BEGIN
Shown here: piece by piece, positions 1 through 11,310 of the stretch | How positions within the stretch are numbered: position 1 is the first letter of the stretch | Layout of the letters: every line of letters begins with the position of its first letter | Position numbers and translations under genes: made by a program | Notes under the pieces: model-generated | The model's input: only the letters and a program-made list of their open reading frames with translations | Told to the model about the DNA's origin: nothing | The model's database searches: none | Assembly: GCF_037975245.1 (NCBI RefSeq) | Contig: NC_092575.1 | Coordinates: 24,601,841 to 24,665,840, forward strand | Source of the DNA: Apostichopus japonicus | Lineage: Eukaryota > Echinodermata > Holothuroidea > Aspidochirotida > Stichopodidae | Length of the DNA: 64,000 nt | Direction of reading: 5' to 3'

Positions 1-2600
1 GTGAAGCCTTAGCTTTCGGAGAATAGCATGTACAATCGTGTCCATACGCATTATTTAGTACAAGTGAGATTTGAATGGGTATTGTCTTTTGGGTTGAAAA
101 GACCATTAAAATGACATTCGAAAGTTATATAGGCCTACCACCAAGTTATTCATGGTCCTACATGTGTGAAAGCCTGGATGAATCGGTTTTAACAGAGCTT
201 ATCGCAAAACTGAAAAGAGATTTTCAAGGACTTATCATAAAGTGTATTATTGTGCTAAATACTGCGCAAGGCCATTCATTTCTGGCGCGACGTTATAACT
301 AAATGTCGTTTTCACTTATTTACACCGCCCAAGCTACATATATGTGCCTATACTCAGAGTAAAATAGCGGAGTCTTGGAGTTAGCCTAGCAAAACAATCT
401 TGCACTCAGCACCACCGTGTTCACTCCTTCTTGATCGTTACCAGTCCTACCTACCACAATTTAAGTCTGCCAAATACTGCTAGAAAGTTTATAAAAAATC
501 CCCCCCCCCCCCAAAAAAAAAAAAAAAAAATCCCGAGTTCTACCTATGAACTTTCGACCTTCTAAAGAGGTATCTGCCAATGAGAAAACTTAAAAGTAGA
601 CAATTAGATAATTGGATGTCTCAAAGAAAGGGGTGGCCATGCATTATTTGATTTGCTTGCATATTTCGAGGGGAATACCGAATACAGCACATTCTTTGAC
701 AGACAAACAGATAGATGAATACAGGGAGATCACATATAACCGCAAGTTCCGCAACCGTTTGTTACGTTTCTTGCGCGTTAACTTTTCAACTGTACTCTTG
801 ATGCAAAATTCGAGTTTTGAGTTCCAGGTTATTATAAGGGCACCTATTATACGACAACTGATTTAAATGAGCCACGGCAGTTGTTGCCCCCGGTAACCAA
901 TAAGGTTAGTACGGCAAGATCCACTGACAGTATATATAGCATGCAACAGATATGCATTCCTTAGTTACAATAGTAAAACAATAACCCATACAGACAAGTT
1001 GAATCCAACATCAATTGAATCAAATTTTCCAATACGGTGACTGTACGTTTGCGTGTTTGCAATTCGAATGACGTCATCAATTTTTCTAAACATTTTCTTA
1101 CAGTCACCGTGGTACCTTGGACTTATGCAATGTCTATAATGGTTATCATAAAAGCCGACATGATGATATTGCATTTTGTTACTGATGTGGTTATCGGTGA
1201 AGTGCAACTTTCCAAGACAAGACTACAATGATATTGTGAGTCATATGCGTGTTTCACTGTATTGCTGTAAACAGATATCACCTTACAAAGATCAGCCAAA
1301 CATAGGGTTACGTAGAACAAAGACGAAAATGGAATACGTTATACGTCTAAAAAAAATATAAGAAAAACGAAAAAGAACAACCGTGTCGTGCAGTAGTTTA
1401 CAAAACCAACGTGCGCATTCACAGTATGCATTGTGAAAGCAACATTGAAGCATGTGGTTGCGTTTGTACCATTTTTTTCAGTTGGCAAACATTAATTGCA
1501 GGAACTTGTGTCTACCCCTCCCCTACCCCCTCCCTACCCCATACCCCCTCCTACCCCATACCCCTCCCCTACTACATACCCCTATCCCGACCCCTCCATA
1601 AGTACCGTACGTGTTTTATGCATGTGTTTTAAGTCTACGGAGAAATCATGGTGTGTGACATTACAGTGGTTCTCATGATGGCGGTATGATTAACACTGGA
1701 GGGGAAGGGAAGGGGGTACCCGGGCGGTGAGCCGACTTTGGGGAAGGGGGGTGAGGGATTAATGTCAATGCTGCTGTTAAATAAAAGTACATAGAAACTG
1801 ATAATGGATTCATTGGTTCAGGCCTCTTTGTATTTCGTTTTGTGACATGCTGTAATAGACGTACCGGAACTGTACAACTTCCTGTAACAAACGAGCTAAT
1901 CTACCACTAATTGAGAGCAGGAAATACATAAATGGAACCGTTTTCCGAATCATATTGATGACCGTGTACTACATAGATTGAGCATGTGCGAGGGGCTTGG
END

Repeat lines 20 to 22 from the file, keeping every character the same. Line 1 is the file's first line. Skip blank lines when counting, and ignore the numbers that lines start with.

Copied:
1701 GGGGAAGGGAAGGGGGTACCCGGGCGGTGAGCCGACTTTGGGGAAGGGGGGTGAGGGATTAATGTCAATGCTGCTGTTAAATAAAAGTACATAGAAACTG
1801 ATAATGGATTCATTGGTTCAGGCCTCTTTGTATTTCGTTTTGTGACATGCTGTAATAGACGTACCGGAACTGTACAACTTCCTGTAACAAACGAGCTAAT
1901 CTACCACTAATTGAGAGCAGGAAATACATAAATGGAACCGTTTTCCGAATCATATTGATGACCGTGTACTACATAGATTGAGCATGTGCGAGGGGCTTGG